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Flux core... should I just give up now??


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So, I'm trying to experiment with the welder I have... the only work I need it for is to weld in new floor pans, patch the dog legs, and fix the rear upper sill. The welder I have has an adjustable wire feed, but a series of buttons to adjust the power... it reminds me of the buttons on a blender, with a high/low and three variations within each high/low.

 

I started practicing on some 22ga sheet metal, with .030 flux core on the lowest power setting... it seems to blast right through the metal very easily, along with warping, splattering, and what-not. When playing with the settings, I only got more disastrous results. I was able to shoot a few spots that stuck, when going very quickly...

 

So, question time... should I give up trying to use the flux core and invest in some gas to use with the .023 for this thin stuff, or is there something I can do to improve my results with flux core? What do you guys recommend for getting the flux core to work with what I need to do?

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it would help if I knew which welder you had and the amp and wire speeds available

 

this is one good example of why some of the less expensive welders tend to be a bad value, dropping to the .023 wire should help, but its not a cure in all cases, 22 ga sheet steel is too thin for .030 wire in most cases, your normally SCREWED when the wires thicker than the sheet steel your welding, and 22 ga is.0253 thick

you NEED,two infinitely adjustable a dials that can finely adjust the welder amps, from zero to the max rated amps and infinitely adjustable wire speed, from dead slow to fast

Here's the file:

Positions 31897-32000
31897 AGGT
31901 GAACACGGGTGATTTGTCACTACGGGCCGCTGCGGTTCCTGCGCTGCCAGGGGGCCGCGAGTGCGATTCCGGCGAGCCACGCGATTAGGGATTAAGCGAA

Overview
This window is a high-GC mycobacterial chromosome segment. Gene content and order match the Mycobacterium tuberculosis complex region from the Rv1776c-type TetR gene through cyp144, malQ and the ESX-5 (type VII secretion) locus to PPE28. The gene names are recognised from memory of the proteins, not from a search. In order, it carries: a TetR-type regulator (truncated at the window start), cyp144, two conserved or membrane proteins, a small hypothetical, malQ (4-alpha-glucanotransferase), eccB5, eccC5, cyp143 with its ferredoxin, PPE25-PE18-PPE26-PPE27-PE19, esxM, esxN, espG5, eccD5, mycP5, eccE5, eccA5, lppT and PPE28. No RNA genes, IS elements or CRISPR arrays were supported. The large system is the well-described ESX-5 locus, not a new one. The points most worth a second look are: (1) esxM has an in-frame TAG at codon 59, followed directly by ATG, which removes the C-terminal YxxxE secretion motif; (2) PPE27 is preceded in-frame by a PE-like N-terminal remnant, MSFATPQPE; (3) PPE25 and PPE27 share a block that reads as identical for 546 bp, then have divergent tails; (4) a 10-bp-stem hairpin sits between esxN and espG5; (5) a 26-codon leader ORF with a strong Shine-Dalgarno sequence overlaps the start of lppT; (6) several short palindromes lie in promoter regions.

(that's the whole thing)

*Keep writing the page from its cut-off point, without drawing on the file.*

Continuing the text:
having preset amps & speeds works great if those amps & speeds fall close to what you need and slight adjustments in technique can compensate, if not your basically fighting a loosing fight, and your skill won,t compensate

 

http://www.mig-welding.co.uk/calculator.htm

 

http://www.engineersedge.com/gauge.htm

Edited by grumpyvette
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I bought a lincoln migpak 180 this summer, it comes with a gas kit and two spools of wire (one for gas, the other for flux) I tried the flux out cuz I didn't have the bottle yet. I did a floor repair with 22 gauge and found it very difficult to weld to the body of the car without blowing holes. I did manage to finish the job but it was dirty. I did the other side after getting some mig gas and oh man what a difference! Where I was blowing holes before just doing tacks, I could lay down a nice bead on that sheet metal. The gas helps cool it down a bit. Unfortunatly my welder only has the ABCDE power settings but it does have variable wire speed. I am still learning (and have a long way to go) but I was watching my buddy weld some 22 gauge at like setting B or C and a fast wire speed (about 5?) and he could lay down a nice bead but he had to pass over it FAST!

Flux core sucks compared to gas, the only use for flux is welding outside on a windy day.

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Try pulsing the trigger.Pull the trigger for 1 second or just enough to start a bead. Then let off just long enough to see the welds cherry red dissappear.Then repeat, continueing where you left off. Dont even lift your helmet, just watch thru the lense.Experiment with how long you can hold it on until you blow thru, then back off just a bit.

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it would help if I knew which welder you had and the amp and wire speeds available

 

Grumpy,

It's a SiP Migmate Super Dual Purpose. The wire speed is infinitely adjustable, but I question how infinitesimal it really is...

 

 

Luckily I did not go out and spend anything on this welder... it was given to me by my dad to get me started.

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Try pulsing the trigger.Pull the trigger for 1 second or just enough to start a bead. Then let off just long enough to see the welds cherry red dissappear.Then repeat, continueing where you left off. Dont even lift your helmet, just watch thru the lense.Experiment with how long you can hold it on until you blow thru, then back off just a bit.

 

I think I may try that method and see what it does for me... I was able to make a small weld that way the other day without burning through, but didn't try to do a string like that.